This article is a little late to the fray, but “Climategate” was also a topic of interest in Japan. Although the controversy was not as strong say compared to the U.S. or U.K., many Japanese bloggers voiced their opinions.
“Climategate” in brief is the highly controversial issue where a thousand plus emails across 13 years, derived from the Climate Research Unit of the University of East Anglia were illegally stolen and posted on the interwebs. It was timed right before COP15 for subsequent use for strong allegations made to the climate scientists for cooking data, preventing disclosure of information and interfering with the peer review process towards the support of anthropogenic global warming.
Finalvent from Far East Blog (極東ブログ), who was named an Alpha blogger in 2004 [ja], focuses [ja] not on how the hacked emails influenced the climate change discussions, but on how it gives a peak into how scientists are occasionally vulnerable to subverting the scientific method.
What's of importance that's discussed here is that the whole “Climategate” scandal does not contribute to the knowledge of global warming and thus, should be kept independent from the arguments of the anthropogenic climate change skeptics.
Like the hockey-stick model, it is not uncommon to see research progress with a preferred conclusion on hand. There's a lot of pressure to get results for a research project like this one, where an inordinate amount of funding for one institution is involved. In this case, there was incentive to show that anthropogenic global warming was occurring. Biases due to incentives can occur anywhere but when raw data is altered like in this “Climategate” scandal, it goes beyond what is acceptable for scientific arguments.
Japanese climate scientist Shinji Ayanami (綾波シンジ) refutes [ja] Ikeda's argument that the hockey-stick model was found to be erroneous (or even unethical) and therefore, removed from the IPCC report. Ayanami lists the relevant conclusions of the National Academy of Sciences synthesis report on surface temperature reconstructions that mention subsequent studies that robustly vindicate Michael Mann's (creator of the hockey-stick) results with caveats of his admitted uncertainties and limitations of the original model.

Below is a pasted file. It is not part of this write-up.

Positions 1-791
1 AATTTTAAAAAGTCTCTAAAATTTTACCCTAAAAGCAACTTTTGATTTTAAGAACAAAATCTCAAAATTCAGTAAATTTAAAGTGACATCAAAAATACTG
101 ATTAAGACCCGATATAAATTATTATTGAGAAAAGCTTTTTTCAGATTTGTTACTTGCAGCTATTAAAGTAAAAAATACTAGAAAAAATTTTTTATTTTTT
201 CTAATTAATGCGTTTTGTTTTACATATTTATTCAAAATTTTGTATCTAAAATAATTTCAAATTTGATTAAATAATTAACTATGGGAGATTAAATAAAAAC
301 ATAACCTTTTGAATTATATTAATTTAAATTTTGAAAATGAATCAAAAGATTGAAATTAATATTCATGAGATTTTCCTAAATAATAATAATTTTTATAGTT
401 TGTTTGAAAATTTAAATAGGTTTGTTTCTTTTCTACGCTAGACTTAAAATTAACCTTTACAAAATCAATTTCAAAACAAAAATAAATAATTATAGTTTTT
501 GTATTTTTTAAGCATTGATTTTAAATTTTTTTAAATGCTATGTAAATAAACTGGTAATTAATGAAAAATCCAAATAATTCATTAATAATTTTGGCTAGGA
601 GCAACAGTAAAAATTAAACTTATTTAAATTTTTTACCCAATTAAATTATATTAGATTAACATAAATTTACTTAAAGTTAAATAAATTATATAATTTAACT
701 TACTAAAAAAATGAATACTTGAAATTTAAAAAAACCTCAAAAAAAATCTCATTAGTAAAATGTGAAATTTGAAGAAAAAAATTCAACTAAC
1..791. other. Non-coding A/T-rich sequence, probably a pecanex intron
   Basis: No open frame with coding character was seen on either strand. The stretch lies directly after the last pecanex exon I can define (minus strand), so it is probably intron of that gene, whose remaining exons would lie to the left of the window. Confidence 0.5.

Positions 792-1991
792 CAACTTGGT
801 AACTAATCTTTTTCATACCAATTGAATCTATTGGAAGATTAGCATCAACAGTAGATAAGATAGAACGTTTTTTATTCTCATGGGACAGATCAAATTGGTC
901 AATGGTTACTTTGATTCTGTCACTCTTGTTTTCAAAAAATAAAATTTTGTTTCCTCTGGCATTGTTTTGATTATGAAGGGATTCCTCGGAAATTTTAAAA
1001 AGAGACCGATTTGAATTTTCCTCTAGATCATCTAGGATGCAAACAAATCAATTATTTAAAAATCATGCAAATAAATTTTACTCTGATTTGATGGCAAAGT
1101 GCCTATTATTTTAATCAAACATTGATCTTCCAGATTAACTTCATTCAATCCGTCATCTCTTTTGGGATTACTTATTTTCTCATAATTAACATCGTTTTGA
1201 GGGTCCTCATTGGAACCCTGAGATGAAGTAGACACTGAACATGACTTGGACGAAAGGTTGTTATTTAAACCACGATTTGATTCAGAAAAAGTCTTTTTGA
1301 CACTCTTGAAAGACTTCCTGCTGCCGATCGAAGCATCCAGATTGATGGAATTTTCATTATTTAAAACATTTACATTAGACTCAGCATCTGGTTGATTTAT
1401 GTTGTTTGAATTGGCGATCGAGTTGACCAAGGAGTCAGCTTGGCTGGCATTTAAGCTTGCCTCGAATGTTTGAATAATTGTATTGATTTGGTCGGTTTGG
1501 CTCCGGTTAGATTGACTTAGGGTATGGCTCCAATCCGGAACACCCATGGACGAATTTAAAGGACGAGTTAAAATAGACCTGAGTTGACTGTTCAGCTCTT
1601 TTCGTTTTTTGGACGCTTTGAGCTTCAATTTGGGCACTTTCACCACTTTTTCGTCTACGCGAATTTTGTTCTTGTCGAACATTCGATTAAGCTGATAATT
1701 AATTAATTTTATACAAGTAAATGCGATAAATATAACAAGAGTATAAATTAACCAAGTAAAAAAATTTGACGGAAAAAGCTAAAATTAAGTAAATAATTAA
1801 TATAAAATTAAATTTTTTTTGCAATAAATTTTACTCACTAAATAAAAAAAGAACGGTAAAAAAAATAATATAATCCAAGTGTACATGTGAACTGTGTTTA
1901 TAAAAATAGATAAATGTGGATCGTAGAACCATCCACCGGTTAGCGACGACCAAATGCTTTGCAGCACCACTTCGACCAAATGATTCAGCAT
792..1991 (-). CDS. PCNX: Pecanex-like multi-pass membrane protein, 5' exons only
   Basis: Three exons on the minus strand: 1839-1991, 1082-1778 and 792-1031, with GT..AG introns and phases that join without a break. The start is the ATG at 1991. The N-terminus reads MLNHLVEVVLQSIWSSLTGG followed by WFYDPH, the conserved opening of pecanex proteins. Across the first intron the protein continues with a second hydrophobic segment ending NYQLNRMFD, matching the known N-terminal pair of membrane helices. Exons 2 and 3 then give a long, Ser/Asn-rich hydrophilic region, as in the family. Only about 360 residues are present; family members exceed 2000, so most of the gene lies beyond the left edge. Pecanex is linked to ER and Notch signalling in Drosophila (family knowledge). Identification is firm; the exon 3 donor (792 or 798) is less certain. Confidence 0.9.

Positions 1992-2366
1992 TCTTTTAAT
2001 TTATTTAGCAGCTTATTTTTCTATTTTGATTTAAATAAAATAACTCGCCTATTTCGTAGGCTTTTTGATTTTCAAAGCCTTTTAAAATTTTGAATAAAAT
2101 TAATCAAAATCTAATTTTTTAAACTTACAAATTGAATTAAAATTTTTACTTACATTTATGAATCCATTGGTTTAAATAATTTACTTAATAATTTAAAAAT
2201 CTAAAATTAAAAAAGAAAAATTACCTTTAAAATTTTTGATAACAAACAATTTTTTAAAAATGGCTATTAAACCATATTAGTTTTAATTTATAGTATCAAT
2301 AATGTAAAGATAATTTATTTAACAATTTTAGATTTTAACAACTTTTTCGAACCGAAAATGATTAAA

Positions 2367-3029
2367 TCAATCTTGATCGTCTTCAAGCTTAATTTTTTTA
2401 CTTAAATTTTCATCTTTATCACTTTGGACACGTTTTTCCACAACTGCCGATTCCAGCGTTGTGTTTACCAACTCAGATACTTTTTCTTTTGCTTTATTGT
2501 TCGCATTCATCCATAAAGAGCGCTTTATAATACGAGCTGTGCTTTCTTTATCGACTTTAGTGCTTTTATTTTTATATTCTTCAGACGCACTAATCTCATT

He states that Ikeda is making an ironical leap of faith to conform to his own intuitions that the IPCC is biased by assuming the hockey-stick was unethical by taking two data points, the National Academy of Sciences study and the removal of the hockey-stick in the IPCC report.
Someone could write “it was raining and the laundry got wet” when in reality “it was raining (outside) while the laundry got wet (in the washing machine)”. There is no mention of a causal effect in the original sentence and the implication that the rain made the laundry wet can only come from intuitive interpolation.
Blogger himaginary sees similarities [ja] of the “Climategate” scandal with the Tsukuba University Plasma Research Center‘s data fabrication incident. Read this Japan Times article for more details on the Tsukuba University incident.
I've listed some similarities between the two incidents, although I must say that I am an amateur with respect to my impressions of either incident. I just thought this might be an important exercise that will give a clue on how structural corruption happens on large-scale science projects.
Emori Seita (江守正多) of the National Institute for Environmental Studies (国立環境研究所), possibly the most famous climate scientist in Japan, delves into some misunderstandings [ja] of temperature reconstructions. He subsequently argues [ja] that while academia (nor IPCC) isn't perfect, it is the best tool we have for understanding scientific issues and incidents “Climategate” stray away from this process.
…実は、IPCCの報告書の原稿自体も、世界中の専門家と政府担当者から、合計３回の査読を経て作成されます。そして、少なくとも温暖化の科学に関する部分（第１作業部会）に関しては、すべての査読コメントとその１つ１つに対する執筆者の応答が、インターネット上に公開されています。つ まり、これまでもIPCCは相当程度に自覚的に、評価の過程を透明にすることに努力しているということです。そのせいかどうかはわかりませんが、主流に対 して批判的な論文も、必要なものは引用されています。ここからもわかるように、一部の研究者が恣意的にIPCC報告書の内容を大きく変えることは不可能で しょう。
IPCC's reports and manuscripts go through three rounds of peer review by expert scientists from around the world. At least for the first working group, all of the peer review comments and its corresponding responses are available to the public online. That is, the IPCC is making a conscious effort to make the process as transparent as possible. Possibly due to this, papers that contradict IPCC's consensus are frequently cited. Therefore, it would be impossible for one group of researchers to arbitrarily change the consensus in a major way.